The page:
What Jerry Dipoto wants, Jerry Dipoto gets. As if the Pujols and Wilson signings didn’t show us that already, the Angels GM went out and proved it once more by acquiring young, talented power reliever Ernesto Frieri from the San Diego Padres in order to bolster the Angels Bullpen of Perpetual Sorrow.
While one reliever isn’t going to fix the bullpen, Frieri is a major step forward for the Angels. Even before the string of Chernobyl-esque meltdowns from the current crop of relievers, the Angels knew that they needed additional bullpen depth, specifically when it comes to a right-handed reliever that can rack up strikeouts, a need that was only exacerbated by Jordan Walden’s massive struggles. And, boy howdy, can Frieri miss some bats. Armed with a low-to-mid nineties fastball and a good curve, Frieri has fanned 11.38 batters per nine innings in the 108.1 innings he has pitched for the Padres in parts of seasons since 2009, with 2011 being his only full season in the majors. Frieri does walk a fair amount of batters in the process, but it hasn’t hurt him too much as his career ERA of 2.33 and FIP of 3.20 suggests.
But temper that enthusiasm a little bit. Ernesto is an extreme flyball pitcher, which could make him susceptible to home runs (which his career xFIP of 4.04 hints at). Pitching in Petco his whole career has helped mitigate that problem, but he won’t have quite the same advantage in Angel Stadium even though it too is a pitcher’s park. That being said, his home/road splits are nearly identical over the course of his short career with the exception of his road FIP being over a whole run higher than his home FIP while his xFIP is .40 runs better at home. That makes it something of a mixed bag, but it isn’t the wild splits one would expect to see.
The question now is where will Frieri factor in to the Angel bullpen mix? Mike Scioscia has already stated that he will have to pitch his way into a role, which is only fair. But he also set no limitations on that role. I might be getting ahead of myself here, but Scioscia said a few days before the trade that he dislikes having Scott Downs locked in as closer since it limits the flexibility of the relief corps, and he has always maintained that the assignment was temporary for Downs. Whle he most likely meant that Walden could earn the job back, Frieri could very well earn a shot at the closer gig. At worst, one would think that Frieri would be able to work his way into a setup job if he can replicate the same success he had in San Diego.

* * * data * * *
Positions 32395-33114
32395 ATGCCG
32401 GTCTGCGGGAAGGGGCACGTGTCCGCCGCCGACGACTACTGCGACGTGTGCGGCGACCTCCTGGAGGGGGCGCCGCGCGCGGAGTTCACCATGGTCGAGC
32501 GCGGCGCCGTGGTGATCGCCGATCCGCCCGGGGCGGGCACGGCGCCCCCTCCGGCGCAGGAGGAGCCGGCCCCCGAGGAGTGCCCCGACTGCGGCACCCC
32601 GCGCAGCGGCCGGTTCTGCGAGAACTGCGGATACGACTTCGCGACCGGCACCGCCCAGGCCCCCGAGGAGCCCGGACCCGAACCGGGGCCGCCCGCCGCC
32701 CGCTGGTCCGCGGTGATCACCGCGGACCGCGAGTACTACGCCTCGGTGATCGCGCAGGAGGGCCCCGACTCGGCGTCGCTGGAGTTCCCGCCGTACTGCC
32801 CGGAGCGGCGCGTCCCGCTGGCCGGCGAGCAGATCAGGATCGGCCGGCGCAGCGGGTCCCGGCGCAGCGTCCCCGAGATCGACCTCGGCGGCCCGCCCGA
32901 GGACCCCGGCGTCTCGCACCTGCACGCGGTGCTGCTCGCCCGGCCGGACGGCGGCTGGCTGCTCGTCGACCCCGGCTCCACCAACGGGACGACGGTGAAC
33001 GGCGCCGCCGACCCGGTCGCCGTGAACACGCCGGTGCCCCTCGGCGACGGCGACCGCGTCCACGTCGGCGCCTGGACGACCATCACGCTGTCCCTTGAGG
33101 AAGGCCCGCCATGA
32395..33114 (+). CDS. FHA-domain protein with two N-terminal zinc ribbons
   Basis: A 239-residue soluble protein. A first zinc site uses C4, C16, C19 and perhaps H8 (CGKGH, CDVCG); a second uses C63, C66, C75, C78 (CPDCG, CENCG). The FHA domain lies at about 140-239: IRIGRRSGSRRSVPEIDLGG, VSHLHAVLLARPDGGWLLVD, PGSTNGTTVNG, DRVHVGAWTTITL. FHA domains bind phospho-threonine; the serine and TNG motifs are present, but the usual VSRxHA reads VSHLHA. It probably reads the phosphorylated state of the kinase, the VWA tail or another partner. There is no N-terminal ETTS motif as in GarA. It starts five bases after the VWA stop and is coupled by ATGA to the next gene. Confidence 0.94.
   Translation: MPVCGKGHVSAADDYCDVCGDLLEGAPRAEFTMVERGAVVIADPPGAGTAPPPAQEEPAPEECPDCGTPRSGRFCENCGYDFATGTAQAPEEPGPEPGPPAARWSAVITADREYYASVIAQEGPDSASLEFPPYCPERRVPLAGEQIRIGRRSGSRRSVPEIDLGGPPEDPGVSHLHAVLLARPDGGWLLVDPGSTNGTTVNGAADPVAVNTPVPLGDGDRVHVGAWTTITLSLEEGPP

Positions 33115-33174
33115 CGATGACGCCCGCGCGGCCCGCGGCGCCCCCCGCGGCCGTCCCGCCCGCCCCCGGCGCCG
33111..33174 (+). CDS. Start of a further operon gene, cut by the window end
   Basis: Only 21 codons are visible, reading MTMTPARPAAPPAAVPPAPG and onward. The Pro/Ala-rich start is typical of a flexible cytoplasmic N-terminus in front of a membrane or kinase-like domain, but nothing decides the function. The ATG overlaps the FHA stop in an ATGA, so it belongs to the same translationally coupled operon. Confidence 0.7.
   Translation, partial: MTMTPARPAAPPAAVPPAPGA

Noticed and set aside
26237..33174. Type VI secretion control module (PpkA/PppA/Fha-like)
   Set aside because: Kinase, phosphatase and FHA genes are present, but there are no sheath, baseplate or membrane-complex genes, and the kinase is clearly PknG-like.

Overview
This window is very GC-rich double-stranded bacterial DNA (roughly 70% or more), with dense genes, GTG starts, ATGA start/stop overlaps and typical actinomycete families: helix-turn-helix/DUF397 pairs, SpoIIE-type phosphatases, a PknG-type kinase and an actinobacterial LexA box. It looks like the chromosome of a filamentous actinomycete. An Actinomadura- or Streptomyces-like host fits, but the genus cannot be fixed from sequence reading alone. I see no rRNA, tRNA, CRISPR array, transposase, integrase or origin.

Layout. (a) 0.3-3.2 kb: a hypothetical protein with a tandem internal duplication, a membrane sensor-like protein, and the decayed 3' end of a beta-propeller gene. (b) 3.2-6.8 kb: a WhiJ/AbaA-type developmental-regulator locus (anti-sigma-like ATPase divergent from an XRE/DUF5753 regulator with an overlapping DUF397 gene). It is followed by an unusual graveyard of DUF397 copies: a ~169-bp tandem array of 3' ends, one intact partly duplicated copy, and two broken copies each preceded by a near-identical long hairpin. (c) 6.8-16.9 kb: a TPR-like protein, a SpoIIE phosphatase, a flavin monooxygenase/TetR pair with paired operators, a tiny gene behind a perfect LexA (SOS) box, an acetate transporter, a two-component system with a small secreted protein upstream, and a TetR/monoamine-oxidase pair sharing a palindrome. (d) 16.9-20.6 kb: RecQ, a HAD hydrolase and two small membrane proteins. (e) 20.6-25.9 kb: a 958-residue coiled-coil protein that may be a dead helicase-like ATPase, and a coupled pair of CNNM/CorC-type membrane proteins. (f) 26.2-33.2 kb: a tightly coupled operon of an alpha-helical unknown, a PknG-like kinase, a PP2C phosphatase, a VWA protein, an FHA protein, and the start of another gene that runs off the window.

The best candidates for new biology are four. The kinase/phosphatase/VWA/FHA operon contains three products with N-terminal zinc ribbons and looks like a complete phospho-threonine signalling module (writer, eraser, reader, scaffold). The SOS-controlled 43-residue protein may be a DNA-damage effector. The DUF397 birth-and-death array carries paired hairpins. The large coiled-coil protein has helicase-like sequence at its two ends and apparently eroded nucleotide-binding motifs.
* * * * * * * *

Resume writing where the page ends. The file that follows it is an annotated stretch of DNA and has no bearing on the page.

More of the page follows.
To get Frieri, the Angels paid a good-sized price. Alexi Amarista is a guy the Angels seemed to like and could have used as a replacement for Maicer Izturis next season, but he also was never going to get a shot at a starting job in Anaheim, but he might in San Diego, but he might also prove to be nothing more than an Alfredo Amezaga for the next generation. The real prize for the Padres though would be Donn Roach, a sinkerball with stellar command. Roach was a third-round pick in 2010 and was starting to quietly sneak up the Angel prospect ladder. He won’t be an ace, but he seems to have a real shot at becoming a quality #3 starter, but that won’t be for a few years, so the Angels won’t necessarily miss him for awhile. At first blush, I though the Halos overpaid here, but when you factor in that Frieri isn’t even arbitration-eligible until 2014 and that acquiring an impact reliever this early in the season comes with a premium, I think this ended up being a pretty fair deal for both sides. Hopefully it won’t be too fair to San Diego because I still harbor hopes that Bud Black gets fired and returns to be the pitching coach for the Angels next season.
Frieri will join the team on Friday at which time the Angels will have to demote someone off the active roster, most likely Kevin Jepsen, which is an added bonus to this deal.
Good work, JeDi!